Choose Your Location:  

Support   

Contact Us
{% set subscriberProperty = contact.is_subscriber|lower %}
Why CPVC Piping is More Energy-Efficient Than Metal Piping
Blog Feature {% if (subscriberProperty != "yes") && (subscribeUrl != "") %} Subscribe {% endif %}

By: Jorge Solorio on December 2nd, 2019

Print/Save as PDF

Why CPVC Piping is More Energy-Efficient Than Metal Piping

Piping Systems

Minimizing energy costs is one of the main areas of opportunity for plant owners looking to increase their bottom-line.

At a macro level, according to the U.S. Energy Information Administration (EIA), the industrial sector uses more energy than any other sector, consuming about 54% of the world’s total delivered energy.

Engineers are always looking for ways to optimize system processes to improve energy efficiency to decrease energy expenses. Proper piping material selection is one opportunity to limit energy consumption.

Take a look at how CPVC piping compares to metal piping in terms of energy efficiency across a system’s lifecycle, even before the pipe is installed.

 

Benefits of CPVC Transportation

Before installation is complete and the system begins processing, energy consumption advantages are already recognized with CPVC.

 

Less Fuel Consumption During Transportation and Delivery

There is a significant weight difference between CPVC and steel piping. A six-inch schedule 80 piece of Corzan CPVC weighs about six pounds per foot. The equivalent in steel weighs between 25 and 29 pounds per foot—six times as much.

In terms of energy consumption, delivery trucks and other transportation vehicles must work six times harder to move steel piping from location to location. According the U.S. Department of Energy, for each 100 additional pounds of weight, fuel consumption increases by 1-2%. When the difference in weight can be thousands of pounds, the cost advantage is significant.

 

CPVC Systems Operate at a Higher Level of Efficiency

Greater efficiency of CPVC systems does not end at installation, but is recognized throughout the system’s lifecycle.

 

CPVC Thermal Conductivity Increases Energy Efficiency

Engineers assess the heat conductivity of piping through an R-value—a measure of how well an object, per unit of its exposed area, resists the conductive flow of heat. For example, a piping material with lower thermal conductivity will maintain a lower surface temperature when transporting hot fluids.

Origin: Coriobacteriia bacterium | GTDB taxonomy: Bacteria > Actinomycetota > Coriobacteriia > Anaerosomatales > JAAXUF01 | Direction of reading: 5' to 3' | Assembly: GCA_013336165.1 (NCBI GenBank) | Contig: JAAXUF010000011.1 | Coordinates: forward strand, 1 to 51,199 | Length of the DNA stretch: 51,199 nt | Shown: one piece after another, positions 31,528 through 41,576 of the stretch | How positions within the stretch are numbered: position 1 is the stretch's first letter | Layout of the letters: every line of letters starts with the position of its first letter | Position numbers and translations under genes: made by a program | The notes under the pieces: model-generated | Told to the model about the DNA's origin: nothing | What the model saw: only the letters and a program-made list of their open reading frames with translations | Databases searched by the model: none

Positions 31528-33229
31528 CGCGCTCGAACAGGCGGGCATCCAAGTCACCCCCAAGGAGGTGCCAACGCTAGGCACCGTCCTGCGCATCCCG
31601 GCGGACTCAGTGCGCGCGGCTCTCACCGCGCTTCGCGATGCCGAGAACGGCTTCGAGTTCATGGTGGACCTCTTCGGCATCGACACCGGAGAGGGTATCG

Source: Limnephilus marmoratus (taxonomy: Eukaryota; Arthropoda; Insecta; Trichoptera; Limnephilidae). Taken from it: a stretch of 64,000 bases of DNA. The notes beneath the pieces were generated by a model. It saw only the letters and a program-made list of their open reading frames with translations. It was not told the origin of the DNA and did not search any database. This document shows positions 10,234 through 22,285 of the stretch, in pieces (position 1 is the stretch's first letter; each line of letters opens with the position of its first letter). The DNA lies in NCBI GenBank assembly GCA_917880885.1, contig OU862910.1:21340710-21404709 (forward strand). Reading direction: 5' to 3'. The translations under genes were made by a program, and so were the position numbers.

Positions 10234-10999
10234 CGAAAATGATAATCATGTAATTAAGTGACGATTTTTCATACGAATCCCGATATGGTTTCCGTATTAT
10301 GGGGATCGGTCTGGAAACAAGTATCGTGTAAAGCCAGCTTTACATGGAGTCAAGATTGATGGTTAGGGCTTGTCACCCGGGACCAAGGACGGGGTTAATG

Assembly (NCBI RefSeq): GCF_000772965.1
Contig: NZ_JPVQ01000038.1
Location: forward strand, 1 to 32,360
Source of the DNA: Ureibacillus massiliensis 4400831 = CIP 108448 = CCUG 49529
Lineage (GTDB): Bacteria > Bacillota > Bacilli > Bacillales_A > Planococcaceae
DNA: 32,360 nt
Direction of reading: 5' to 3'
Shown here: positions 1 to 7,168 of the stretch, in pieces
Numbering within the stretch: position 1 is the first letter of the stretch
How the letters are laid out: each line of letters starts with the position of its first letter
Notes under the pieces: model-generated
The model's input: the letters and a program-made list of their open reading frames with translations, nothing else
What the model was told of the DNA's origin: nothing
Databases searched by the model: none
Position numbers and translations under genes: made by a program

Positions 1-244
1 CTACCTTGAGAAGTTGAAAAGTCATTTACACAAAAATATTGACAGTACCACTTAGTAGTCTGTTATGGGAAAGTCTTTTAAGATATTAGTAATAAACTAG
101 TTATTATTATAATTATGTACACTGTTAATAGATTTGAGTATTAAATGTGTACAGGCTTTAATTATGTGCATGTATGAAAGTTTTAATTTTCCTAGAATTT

CPVC is much less conductive than metal, with an R-value and heat transfer coefficient about 1/300th that of steel. This means the rate of heat transfer through CPVC is typically 50-60% less.

In low temperature environments, metal piping requires costly insulation to keep fluids warm. In the hot sun or in hot environments, it heats the external pipe and transfers that heat inwards, heating the processing fluids significantly. This translates to chillers and/or heaters working longer and harder just to maintain fluid temperature.

In short, CPVC better maintains the desired temperature of whatever is being processed.

 

CPVC Is Less Prone to Pressure Loss

The pressure loss of a system is a factor of the pipe’s diameter and smoothness of its inner walls. Larger pipes with rougher walls suffer from pressure loss, requiring stronger pumps and more energy output. Smaller pipes with smooth walls are better at maintaining pressure with less effort.

The measure of a material’s smoothness is its Hazen Williams C-Factor—the higher the value, the smoother the pipe material.

For comparison, new cast iron pipe has a C-Factor of 120 upon installation, but can drop to 60 or 70 during its working life. Corzan CPVC, however, has a C-Factor of 150 at installation and maintains that throughout its lifecycle. Because CPVC piping is less susceptible to corrosion, it can carry streams continuously and preserve smooth walls—even if those streams contain harsh chemicals.

Metal systems suffer from corrosion, creating a rougher surface that applies more friction to the fluid. Scaling, another key concern, will build up on the pipe’s interior creating uneven surfaces and constricting the pipe diameter. Each of these issues requires greater energy output from pumps.

 

metal pipe and corzan cpvc pipe after use

Metal piping (left) compared to CPVC piping (right) after years of service.

 

The inherent smoothness of CPVC when compared to metal, as well as its ability to resist corrosion and scaling over time can translate to smaller pumps that require less energy.

To determine if your process is compatible with CPVC, view the Corzan CPVC Chemical Resistance table, which analyzes Corzan CPVC’s resistance to more than 400 chemicals and compounds.

 

CPVC is the Energy Efficient Piping Option

All factors considered, CPVC is preferable for those looking to optimize energy consumption and meet or exceed environmental standards.

To learn how CPVC and metal piping compares in categories other than energy efficiency, view our ebook—Metal v. CPVC Piping Systems: Which Piping Material Performs Better in Industrial Applications.

Metal vs CPVC